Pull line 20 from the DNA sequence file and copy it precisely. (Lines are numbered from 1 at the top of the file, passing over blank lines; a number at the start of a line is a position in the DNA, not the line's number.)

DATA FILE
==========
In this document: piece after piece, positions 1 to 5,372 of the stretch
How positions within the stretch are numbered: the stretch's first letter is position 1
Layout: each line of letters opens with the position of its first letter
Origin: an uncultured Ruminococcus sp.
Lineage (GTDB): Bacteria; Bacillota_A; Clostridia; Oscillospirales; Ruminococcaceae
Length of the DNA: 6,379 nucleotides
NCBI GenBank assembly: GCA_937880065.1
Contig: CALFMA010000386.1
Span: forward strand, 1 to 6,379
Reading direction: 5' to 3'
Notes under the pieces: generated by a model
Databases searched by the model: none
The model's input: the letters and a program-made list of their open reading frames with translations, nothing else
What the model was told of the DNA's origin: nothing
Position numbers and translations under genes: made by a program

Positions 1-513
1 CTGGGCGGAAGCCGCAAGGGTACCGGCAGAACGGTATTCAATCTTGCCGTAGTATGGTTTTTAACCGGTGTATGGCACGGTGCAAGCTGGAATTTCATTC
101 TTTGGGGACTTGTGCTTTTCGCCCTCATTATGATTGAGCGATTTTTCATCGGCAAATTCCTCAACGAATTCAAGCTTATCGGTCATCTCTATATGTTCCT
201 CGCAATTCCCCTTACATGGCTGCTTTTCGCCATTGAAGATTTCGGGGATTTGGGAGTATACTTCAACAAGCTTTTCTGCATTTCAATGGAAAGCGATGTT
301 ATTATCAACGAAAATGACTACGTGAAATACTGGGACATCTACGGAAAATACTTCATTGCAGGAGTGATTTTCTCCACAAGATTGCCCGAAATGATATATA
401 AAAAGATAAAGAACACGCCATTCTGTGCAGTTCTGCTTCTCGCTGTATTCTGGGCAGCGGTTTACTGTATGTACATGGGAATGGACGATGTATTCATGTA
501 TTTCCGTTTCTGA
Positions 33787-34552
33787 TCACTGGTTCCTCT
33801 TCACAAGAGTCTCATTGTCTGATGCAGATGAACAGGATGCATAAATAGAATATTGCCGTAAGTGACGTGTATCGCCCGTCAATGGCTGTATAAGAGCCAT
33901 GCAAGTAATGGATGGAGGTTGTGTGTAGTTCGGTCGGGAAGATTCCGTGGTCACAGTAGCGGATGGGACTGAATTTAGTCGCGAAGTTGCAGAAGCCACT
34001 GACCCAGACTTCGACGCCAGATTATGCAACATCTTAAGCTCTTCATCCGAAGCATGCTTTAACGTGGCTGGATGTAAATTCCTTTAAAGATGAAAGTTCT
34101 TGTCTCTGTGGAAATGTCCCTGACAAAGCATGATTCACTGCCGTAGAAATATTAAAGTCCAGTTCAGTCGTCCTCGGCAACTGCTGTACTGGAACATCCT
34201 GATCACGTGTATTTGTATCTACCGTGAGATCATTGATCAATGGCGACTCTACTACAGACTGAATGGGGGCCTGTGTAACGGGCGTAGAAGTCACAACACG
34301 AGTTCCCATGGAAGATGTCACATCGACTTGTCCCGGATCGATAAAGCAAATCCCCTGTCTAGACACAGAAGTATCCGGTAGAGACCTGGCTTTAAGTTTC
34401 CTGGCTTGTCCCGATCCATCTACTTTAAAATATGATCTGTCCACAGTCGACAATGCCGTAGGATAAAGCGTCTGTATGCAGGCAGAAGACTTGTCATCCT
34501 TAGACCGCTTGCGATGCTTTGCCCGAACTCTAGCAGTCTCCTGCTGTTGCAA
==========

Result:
301 ATTATCAACGAAAATGACTACGTGAAATACTGGGACATCTACGGAAAATACTTCATTGCAGGAGTGATTTTCTCCACAAGATTGCCCGAAATGATATATA